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OK, I've worked out how it gets back to main (see comment to Tal's answer).

You need to know out how the stack works, specifically, on an Intel CPU.

In main, the stack looks like this:

stacktop:   1234 - the a variable, locals are normally on the stack)

at the start of f(x) it looks like this

stacktop:   1234 - main's a
-1          1234 - the argument to f(), pushed onto the stack
-2          ret_addr - points to the printf in main, where f() will go when it's finished
-3          a[99]
-4          a[98]
            ...
-101        a[1]
-102        a[0]

Stacks grow from top to bottom.

The code "(&x-1)" points to stacktop-2 in this case since &x is the address of the parameter passed to f() which is stacktop-1.

After copying the function g() into the array a[] you then set the passed in value of x to equal the ret_addr, so the stack is then:

stacktop:   1234 - main's a
-1          ret_addr - the modified value of x
-2          ret_addr - points to the printf in main, where f() will go when it's finished
-3          a[99]
            ...

You then set (&x-1) to a[]:

stacktop:   1234 - main's a
-1          ret_addr - the modified value of x
-2          &a[0] - points to the copy of g
-3          a[99]
            ...

The function then exits. This moves the stack pointer to stacktop-2, freeing the allocated locals (a[] in this case), and then jumps to whatever is on the stack, in this case &a[0] (stacktop-2), and decreases the size of the stack.

This points to the copy of g(). g() is executed and when then exits, jumping to the address on the top of the stack (stacktop-1, in this case it's now the pointer to the printf in main) and decreases the stack again.

This has many problems.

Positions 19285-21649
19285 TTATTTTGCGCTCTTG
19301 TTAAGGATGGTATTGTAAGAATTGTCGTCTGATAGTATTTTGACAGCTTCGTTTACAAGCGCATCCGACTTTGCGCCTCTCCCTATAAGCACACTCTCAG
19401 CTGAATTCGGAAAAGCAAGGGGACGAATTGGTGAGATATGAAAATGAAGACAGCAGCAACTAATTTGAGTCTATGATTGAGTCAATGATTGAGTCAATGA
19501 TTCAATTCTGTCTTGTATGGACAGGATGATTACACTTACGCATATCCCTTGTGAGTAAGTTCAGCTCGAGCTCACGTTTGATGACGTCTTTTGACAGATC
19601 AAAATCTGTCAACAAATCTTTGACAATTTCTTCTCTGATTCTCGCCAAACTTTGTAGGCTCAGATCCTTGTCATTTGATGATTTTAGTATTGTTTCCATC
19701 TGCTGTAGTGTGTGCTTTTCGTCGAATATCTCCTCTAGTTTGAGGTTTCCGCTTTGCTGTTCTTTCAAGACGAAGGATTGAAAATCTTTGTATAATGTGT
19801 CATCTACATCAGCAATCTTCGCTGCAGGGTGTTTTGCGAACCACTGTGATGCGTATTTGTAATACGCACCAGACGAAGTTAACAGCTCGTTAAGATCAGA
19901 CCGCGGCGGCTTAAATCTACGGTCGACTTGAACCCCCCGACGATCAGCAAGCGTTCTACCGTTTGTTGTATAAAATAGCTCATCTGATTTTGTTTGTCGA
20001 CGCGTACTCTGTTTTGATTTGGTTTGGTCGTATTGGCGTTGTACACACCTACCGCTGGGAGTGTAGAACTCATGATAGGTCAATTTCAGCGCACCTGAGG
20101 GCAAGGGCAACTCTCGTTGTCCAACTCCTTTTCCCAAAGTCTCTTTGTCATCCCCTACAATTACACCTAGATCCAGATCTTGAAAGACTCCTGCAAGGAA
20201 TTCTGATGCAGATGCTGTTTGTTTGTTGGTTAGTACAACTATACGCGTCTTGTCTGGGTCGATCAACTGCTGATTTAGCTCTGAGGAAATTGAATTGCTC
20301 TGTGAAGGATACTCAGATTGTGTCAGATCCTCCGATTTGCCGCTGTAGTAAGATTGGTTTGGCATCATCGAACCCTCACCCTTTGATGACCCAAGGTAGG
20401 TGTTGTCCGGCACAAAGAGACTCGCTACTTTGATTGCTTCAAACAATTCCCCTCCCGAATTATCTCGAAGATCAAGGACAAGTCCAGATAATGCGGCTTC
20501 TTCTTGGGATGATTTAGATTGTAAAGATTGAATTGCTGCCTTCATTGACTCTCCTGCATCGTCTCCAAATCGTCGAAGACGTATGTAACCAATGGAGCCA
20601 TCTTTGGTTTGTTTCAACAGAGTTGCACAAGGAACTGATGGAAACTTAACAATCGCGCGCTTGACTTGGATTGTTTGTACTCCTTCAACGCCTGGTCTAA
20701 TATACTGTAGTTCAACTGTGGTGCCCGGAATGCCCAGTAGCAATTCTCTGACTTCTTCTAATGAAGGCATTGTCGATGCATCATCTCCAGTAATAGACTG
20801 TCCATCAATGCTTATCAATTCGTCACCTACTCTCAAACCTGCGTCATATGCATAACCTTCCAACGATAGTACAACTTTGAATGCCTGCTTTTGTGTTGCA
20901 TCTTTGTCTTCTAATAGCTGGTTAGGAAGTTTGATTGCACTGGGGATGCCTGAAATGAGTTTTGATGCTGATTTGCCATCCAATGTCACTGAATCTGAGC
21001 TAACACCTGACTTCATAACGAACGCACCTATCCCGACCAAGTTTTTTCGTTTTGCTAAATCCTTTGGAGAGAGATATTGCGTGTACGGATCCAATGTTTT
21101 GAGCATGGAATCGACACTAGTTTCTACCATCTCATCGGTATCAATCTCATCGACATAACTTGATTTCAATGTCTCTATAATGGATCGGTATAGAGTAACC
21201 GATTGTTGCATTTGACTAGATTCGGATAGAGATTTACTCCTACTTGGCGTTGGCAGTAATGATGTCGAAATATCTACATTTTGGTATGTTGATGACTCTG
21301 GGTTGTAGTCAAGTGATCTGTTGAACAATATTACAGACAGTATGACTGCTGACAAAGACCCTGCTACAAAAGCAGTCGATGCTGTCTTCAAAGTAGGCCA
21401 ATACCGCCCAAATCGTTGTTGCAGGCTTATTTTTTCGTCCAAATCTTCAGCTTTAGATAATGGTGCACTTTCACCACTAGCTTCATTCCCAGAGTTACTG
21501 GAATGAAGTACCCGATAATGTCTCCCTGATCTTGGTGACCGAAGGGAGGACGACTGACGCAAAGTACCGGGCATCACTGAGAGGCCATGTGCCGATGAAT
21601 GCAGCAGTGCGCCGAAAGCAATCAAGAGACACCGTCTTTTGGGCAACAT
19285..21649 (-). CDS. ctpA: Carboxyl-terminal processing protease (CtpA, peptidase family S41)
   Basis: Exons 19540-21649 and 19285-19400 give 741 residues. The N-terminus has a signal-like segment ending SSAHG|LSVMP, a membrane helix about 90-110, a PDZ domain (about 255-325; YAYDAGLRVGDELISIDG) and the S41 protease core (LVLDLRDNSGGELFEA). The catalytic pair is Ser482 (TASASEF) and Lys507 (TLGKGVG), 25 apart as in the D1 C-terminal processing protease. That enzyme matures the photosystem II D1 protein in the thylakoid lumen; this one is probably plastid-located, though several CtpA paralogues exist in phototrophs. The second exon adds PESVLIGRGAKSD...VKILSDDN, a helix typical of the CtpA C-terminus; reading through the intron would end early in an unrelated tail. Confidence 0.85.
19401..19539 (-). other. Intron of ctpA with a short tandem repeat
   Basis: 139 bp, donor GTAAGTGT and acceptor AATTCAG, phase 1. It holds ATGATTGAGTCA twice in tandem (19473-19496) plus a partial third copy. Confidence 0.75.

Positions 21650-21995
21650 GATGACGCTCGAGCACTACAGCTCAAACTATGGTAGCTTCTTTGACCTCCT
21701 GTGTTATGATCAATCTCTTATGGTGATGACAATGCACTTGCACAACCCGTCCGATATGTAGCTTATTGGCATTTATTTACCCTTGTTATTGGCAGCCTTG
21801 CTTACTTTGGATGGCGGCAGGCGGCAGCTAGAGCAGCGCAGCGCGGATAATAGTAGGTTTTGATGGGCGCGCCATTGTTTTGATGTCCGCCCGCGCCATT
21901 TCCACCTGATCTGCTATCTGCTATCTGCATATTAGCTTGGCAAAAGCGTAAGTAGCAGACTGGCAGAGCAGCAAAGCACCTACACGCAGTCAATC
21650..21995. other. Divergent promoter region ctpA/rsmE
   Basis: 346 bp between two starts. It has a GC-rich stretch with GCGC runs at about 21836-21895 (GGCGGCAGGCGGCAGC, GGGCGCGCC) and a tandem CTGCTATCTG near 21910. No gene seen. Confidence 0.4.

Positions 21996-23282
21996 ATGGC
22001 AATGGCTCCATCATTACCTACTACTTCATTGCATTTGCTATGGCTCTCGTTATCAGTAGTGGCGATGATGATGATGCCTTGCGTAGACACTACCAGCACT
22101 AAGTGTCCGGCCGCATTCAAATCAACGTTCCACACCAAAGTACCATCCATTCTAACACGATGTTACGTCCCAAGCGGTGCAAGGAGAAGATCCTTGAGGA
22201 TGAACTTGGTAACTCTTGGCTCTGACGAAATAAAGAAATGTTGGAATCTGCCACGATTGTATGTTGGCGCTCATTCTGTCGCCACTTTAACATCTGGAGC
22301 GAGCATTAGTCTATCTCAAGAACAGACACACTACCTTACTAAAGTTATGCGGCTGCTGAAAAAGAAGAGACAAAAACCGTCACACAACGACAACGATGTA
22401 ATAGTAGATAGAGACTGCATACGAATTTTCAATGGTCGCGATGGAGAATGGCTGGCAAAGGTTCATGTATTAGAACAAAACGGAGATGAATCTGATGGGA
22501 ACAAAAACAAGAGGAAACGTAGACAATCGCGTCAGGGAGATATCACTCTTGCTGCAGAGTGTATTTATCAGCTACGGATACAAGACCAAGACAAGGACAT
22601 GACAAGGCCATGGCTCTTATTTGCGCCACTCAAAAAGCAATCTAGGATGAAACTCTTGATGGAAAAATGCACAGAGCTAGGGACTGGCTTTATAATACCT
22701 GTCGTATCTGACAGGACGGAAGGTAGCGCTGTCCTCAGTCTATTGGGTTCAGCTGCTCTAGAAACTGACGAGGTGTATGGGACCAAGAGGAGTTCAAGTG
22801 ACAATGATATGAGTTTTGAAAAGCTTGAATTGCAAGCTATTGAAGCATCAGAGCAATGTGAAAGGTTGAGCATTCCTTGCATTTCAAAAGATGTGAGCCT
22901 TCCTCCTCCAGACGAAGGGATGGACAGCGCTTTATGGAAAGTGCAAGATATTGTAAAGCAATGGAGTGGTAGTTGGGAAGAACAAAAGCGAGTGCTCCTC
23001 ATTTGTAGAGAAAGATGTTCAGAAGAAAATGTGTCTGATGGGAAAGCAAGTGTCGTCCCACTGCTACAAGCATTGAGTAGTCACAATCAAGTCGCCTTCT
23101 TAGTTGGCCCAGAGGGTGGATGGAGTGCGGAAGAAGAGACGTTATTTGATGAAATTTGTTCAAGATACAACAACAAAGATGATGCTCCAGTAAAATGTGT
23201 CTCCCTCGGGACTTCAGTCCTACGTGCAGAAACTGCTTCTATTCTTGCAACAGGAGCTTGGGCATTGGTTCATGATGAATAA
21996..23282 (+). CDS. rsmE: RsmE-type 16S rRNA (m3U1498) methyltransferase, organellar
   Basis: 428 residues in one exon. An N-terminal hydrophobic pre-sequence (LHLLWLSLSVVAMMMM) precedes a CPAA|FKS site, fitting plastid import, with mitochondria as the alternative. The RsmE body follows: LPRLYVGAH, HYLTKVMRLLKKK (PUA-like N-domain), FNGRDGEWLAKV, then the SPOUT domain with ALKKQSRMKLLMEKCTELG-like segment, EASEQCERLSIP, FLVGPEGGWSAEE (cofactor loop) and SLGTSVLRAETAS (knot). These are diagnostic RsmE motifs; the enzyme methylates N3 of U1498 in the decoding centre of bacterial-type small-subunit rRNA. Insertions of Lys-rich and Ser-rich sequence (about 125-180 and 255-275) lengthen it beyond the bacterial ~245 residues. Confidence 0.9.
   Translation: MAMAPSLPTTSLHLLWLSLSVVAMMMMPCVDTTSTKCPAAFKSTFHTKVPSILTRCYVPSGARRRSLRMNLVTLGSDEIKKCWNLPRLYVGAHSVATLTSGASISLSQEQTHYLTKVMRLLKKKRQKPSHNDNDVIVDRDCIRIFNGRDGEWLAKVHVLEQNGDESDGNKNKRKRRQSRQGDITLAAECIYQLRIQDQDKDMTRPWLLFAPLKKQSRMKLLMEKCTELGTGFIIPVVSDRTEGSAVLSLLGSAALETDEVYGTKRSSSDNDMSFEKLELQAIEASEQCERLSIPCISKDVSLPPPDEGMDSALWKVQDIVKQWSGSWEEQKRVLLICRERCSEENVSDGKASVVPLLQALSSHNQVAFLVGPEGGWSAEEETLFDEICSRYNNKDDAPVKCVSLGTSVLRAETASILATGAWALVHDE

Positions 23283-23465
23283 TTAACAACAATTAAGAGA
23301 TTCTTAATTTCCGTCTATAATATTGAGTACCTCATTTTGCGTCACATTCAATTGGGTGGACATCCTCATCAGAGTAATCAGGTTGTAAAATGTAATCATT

1. If the function g is bigger the 100 bytes, you'll get a buffer overrun.
  2. If the function g contains absolute addresses to code in g, say, a conditional jump > 128 bytes, then the copy will try to jump to the original g.
  3. If there's an interrupt at the end of f() between the freeing of local variables and the jump to the return address, the copy of g() could be corrupted.
  4. In an optimised build, the parameter passed to f() will very likely be passed in a register rather than on the stack, which messes up the return address order, i.e. it'll crash.
  5. The OS may prevent data on the stack from being executed.
  6. If you're using a segmented memory system (i.e. 16bit 8086's) then the return from f() or g() won't use the correct segment, and the program crashes.
  7. The stack may grow upwards on some CPUs.

As a general rule, don't mess with the stack and don't copy code around.

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Calling a function with "by value" arguments does not make the arguments modifiable by the function. Plain integers are passed by value, when you call f(a); from main(), that doesn't make the function f able to change the value of a, it only gets the value. If you want to change the original variable, you need to call by reference, i.e. f(&a);, after changing the function to accept a pointer, of course.

It's a bit ... pointless to argue about what to expect when you do undefined things, like overwrite memory. Also trying to copy the code of a function from its address is not very safe.

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check this: Stack buffer overflow

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You should take a look at this classic article, which explains the mechanism of stack overflow.

This programm assume the orders of the parameter on the stack is :

[ret address] [x]

So &x-1 is the address of the return address

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interesting article, thanks for the link! –  nubela Sep 5 '09 at 10:02
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In a, you have got the entire 'g' function. With changing 'x' the x points on original return point another changing of X, and overwriting it with pointer to 'a' shall change return value of the main function, but in fact, I'm not sure about the output, it shall depend on used optimalizations.